US colleges brace for an uncertain autumn
It will be a hugely complex and costly endeavour requiring far more than just the reconfiguring of dorm rooms and cafes and the construction of annexes and tent classrooms
This month, many colleges around the country plan to welcome back thousands of students into something they hope will resemble normal campus life.
But they face challenges unlike any other American institution — containing the coronavirus among a young, impulsive population that not only studies together, but lives together, parties together, and, if decades of history are any guide, sleeps together.
It will be a hugely complex and costly endeavour requiring far more than just the reconfiguring of dorm rooms and cafeterias and the construction of annexes and tent classrooms to increase social distancing. It also crucially involves the creation of testing programs capable of serving communities the size of small cities and the enforcement of codes of conduct among students not eager to be policed.
Who will be tested for the coronavirus and how quickly can they get results? Will mask wearing be mandated? And what will happen to tailgating, keg parties and sneaking into your partner’s dorm room? Colleges are mapping strategies as varied as the contrasting Covid regulations enacted by the states, reflecting the culture and leadership of their schools.
Syracuse is vowing to play the strict parent, requiring students to sign codes of conduct with penalties for violating Covid-19 rules more severe than the punishment for smoking marijuana. But the University of Kentucky is presenting a lenient front, adopting honour codes that urge students to “promote personal responsibility and peer accountability.”
And the University of Texas-Austin has prohibited students from holding parties on or off campus, banned overnight guests in dorm rooms and warned students that they can be disciplined for “purposefully invading the personal space of others”, at least without a face mask on.
All of these efforts are coming at great cost, potentially adding more than $70 billion to the budgets of the nation’s 5,000 colleges. Yet college administrators say giving their constituents — students and their families — at least a taste of college life is worth it, if done in the safest possible way. Whether those constituents agree is an open question, and complaints about tuition have led a growing number of schools to offer rebates.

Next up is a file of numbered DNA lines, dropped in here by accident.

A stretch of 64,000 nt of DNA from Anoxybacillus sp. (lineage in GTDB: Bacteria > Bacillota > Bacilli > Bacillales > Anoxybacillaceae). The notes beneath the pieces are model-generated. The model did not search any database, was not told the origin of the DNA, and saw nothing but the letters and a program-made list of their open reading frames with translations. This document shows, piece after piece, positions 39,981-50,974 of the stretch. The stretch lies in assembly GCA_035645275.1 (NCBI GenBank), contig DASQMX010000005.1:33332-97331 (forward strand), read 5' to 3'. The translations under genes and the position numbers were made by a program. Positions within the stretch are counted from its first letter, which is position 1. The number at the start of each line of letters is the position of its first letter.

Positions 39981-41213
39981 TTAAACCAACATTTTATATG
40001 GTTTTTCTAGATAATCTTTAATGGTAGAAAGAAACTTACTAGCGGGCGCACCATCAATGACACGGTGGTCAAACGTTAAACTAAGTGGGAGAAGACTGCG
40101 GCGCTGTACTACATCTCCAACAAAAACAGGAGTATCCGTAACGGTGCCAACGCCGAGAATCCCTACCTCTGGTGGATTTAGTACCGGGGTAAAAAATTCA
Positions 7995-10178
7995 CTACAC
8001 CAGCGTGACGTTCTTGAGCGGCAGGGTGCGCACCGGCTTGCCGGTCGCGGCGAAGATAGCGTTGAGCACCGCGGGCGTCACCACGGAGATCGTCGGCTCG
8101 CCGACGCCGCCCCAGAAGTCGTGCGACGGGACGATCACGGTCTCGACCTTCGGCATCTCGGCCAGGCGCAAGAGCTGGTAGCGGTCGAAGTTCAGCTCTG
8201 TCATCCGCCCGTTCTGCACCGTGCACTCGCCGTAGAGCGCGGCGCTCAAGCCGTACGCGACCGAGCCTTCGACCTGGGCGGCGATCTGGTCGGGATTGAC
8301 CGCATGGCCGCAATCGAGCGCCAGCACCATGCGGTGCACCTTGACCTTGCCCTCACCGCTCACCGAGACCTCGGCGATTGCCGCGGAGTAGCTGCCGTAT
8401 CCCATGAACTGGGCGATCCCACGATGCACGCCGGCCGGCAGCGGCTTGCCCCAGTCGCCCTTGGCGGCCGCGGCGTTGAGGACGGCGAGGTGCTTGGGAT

It is still possible that the frantic planning will come to naught. Almost daily, universities that had released detailed plans for in-person classes this semester have reversed themselves and said they will go almost entirely online.
On Friday, the University of Pennsylvania became the latest, announcing that almost all undergraduate classes would be taught online and that undergraduates returning to Philadelphia, regardless of whether they were living on or off campus, would have to take a minimum of two Covid tests to participate in any Penn activities this autumn.
“We have learned how to close safely,” Hiram Chodosh, president of Claremont McKenna College, a liberal arts school in Claremont, California, said. “But the big question now is, can we open safely?”
Testing capacity, a problem in communities throughout the country, varies widely among schools and could play a major role in whether they can remain open during an outbreak.
Big schools, from Syracuse University to the University of California, San Diego, that have connections to labs, health programmes or medical schools say they are capable of processing large numbers of Covid tests in 24 to 48 hours.
In a typical big-school plan, the University of California, Berkeley, will test all residential students within 24 hours of their arrival, for free, using either a standard nasal swab or a saliva test being developed by an internationally renowned genomics research lab on campus.
Students will subsequently be sequestered for 7 to 10 days, leaving their single dorm rooms only to go (masked) to the bathroom or to pick up a meal from a central location in the building or outside, then retested. If they test positive, they’ll be isolated in a special dorm. (Some schools hope to create supportive communities, along the lines of an old-fashioned TB sanitarium, for students who test positive.) After that, everyone living on campus will be tested regularly, twice a month, if the spit test proves to be accurate enough.
New York Times News Service